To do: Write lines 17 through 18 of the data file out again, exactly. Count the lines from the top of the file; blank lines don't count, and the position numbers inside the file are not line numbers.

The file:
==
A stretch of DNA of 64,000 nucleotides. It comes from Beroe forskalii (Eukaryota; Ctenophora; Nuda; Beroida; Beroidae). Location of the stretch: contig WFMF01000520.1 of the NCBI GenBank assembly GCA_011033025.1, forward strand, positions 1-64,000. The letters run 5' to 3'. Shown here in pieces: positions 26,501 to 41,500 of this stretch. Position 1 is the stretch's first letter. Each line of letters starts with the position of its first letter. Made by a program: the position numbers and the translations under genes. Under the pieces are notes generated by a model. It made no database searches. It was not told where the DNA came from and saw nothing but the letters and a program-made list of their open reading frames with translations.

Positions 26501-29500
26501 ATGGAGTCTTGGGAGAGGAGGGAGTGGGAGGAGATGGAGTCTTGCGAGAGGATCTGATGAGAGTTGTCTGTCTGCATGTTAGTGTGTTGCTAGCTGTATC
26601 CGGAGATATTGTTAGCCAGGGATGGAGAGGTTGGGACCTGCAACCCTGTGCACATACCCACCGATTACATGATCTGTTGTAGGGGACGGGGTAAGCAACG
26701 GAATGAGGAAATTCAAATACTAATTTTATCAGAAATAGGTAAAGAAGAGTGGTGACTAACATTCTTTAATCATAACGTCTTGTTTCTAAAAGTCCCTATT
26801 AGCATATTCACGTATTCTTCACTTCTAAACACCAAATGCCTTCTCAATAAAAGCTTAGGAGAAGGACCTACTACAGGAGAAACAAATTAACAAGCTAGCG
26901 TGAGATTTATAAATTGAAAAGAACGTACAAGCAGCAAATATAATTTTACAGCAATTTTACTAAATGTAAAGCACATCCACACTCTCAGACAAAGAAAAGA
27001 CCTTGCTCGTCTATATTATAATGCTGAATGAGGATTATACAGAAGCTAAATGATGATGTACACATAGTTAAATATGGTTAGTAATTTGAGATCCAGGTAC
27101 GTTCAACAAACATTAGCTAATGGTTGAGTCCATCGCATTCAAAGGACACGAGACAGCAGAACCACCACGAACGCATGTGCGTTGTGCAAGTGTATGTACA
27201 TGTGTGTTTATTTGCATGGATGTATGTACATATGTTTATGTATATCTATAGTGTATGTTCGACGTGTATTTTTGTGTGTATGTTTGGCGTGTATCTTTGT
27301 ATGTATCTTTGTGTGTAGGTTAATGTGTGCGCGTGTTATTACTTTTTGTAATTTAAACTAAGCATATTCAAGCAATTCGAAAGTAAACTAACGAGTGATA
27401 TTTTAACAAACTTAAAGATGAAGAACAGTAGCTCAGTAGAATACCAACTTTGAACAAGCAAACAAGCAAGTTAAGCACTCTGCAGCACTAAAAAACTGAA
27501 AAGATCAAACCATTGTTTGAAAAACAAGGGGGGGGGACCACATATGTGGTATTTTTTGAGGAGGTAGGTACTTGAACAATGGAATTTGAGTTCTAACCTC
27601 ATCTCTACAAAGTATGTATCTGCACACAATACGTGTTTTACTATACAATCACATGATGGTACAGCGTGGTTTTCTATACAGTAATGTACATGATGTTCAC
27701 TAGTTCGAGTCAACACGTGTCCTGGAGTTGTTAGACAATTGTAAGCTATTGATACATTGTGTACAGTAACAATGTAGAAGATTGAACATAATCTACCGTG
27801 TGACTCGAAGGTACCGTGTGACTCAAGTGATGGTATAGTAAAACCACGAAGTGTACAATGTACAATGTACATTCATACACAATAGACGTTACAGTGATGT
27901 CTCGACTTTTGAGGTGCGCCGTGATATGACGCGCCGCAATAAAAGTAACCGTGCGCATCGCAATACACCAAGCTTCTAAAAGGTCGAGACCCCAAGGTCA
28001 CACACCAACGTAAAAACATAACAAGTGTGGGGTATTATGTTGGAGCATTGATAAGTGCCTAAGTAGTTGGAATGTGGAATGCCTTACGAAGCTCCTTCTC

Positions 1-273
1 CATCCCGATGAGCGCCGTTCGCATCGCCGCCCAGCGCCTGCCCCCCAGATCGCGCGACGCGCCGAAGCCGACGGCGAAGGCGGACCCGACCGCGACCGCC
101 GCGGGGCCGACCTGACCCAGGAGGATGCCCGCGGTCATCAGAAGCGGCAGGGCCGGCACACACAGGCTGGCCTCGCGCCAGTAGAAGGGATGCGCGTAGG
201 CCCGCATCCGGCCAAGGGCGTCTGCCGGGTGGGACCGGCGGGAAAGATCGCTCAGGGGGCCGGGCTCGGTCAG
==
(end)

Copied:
27901 CTCGACTTTTGAGGTGCGCCGTGATATGACGCGCCGCAATAAAAGTAACCGTGCGCATCGCAATACACCAAGCTTCTAAAAGGTCGAGACCCCAAGGTCA
28001 CACACCAACGTAAAAACATAACAAGTGTGGGGTATTATGTTGGAGCATTGATAAGTGCCTAAGTAGTTGGAATGTGGAATGCCTTACGAAGCTCCTTCTC